Is Israel the source of all evil?

From Tunisia to Indonesia, millions of people from all across the Muslim world have poured into the streets to protest against Israel’s military operation in Gaza. Anti-Israel protests usually consist of setting its flag on fire, calling back ambassadors, and wildly chanting ‘death to Israel’. Arab leaders encourage the phenomena by appearing regularly in the news condemning Israel for its actions and calling for its destruction.

Judging from these demonstrations it is easy to conclude that Israel is the greatest enemy of the Muslim world. Furthermore, one might get the impression that the Arab-Israeli conflict is among the most costly in terms of human lives.

A quick look at the facts will reveal that the Arab-Israeli conflict should be the least of the Muslim’s world concerns. In the past 60 years, since Israel’s formation in 1948, the conflict between Israel and the Arab world has consumed the lives of approximately 25,000 Israelis and 60,000 Arabs, of which only 15% are Palestinians. On the contrary, during that same period over 10 million Muslims have been violently killed in other conflicts around the globe, a vast majority (approximately 90 percent) at the hands of fellow Muslims.

These figures include, but are not limited to, tens of thousands of Iranians who were killed in the events following the 1979 revolution followed by another million in the Iran-Iraq war. Another million Muslims were killed in Afghanistan during the civil war following the Soviet defeat. The killings would have continued at a rate of 100,000 a year if it weren’t for the US invasion that cost the lives of 10,000. Meanwhile in the Far East, Indonesia has competed with Pakistan for the title “Greatest genocide conducted since WW2.” The former has been responsible for anywhere between half a million and 2 million killed in an Indonesian attempt to oppress a communist rebellion, whereas the latter has been responsible for the killing of 1.2 million in Bangladesh. In Africa, civil wars and acts of genocide by the ruling Arab and Muslim regime in Sudan have cost 2 million lives.

The Near East has had an equally bloody history—from 150,000 killed in the Lebanese civil war to the 20,000 Palestinians who were murdered at the hands of the Jordanians in 1970. Almost two times as many Palestinians died in a period of one year at the hands of the Hashemite regime in Jordan than in a period of 60 years at the hands of Israel.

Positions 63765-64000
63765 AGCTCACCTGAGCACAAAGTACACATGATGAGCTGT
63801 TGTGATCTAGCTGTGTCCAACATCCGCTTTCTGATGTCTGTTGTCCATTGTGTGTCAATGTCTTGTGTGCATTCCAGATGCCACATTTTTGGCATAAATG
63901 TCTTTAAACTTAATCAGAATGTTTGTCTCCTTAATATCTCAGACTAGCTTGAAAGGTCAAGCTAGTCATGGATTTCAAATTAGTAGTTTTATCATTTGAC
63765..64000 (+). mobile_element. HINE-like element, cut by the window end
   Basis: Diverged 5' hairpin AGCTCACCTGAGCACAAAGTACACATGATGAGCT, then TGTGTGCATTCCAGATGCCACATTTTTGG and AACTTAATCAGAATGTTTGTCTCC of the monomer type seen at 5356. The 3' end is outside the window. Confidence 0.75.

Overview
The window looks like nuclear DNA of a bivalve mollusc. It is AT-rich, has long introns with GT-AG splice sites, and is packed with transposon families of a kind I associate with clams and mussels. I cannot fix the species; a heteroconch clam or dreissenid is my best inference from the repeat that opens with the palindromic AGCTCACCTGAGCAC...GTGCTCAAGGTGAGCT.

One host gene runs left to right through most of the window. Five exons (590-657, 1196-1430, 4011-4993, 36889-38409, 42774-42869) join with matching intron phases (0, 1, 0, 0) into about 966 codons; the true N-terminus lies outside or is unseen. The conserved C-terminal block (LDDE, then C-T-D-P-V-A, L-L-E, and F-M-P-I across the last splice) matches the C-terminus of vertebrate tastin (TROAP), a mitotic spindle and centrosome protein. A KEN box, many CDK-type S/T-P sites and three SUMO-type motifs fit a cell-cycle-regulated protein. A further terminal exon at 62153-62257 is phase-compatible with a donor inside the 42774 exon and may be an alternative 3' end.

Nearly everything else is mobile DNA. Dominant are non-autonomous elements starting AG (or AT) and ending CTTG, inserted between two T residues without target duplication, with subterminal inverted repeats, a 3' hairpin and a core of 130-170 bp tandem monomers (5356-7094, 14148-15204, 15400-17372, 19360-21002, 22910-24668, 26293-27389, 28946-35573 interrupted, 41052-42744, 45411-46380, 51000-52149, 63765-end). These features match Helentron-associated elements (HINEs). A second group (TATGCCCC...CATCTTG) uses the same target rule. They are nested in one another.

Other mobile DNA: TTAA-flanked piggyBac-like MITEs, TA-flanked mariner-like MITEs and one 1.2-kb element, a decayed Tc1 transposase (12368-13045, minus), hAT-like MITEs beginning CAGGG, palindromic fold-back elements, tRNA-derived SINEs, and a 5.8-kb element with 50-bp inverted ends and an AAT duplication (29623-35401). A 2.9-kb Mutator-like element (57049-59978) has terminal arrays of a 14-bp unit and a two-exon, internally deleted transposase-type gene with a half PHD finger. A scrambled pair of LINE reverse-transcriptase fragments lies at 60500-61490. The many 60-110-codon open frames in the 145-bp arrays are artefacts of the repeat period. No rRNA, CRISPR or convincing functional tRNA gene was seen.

Fast forward into the 21st century, and this trend continues. Muslims are killing Muslims in the thousands in Iraq, Sudan, Pakistan and other countries. Even in the Palestinian territories, Hamas and Fatah, the opposing Palestinian parties, are engaged in such horrific acts against each other that they often flee to Israeli soldiers in hope for salvation.

So why is it that the Muslim world, and the rest of the world for that matter, is so blind to the violence committed by Muslims against Muslims, but cries out in horror whenever the perpetrator is Israel? The answer is complicated and multifaceted. However, there is no doubt that internal politics of the Muslim world are a major contributor to this double standard. After all, it is much easier to blame an outsider for your problems than to take a deep look at yourself in the mirror. Moreover, in the Orwellian reality of the Muslim world, in which few or no countries have a democratically elected government, it is beneficial for the ruling party to divert the anger and frustration of its subjects somewhere else. The absence of a free press in most of these states is yet another factor that incites undue hatred against Israel. Another relevant idea to keep in mind is summed up by the adage, “my enemies’ enemy is my friend.” With Israel as a common enemy, suddenly different warring sects, such as Shiites and Sunnis, who have been clashing ever since the death of Muhammad, can now join hands and work together towards a common goal: the destruction of the state of Israel.

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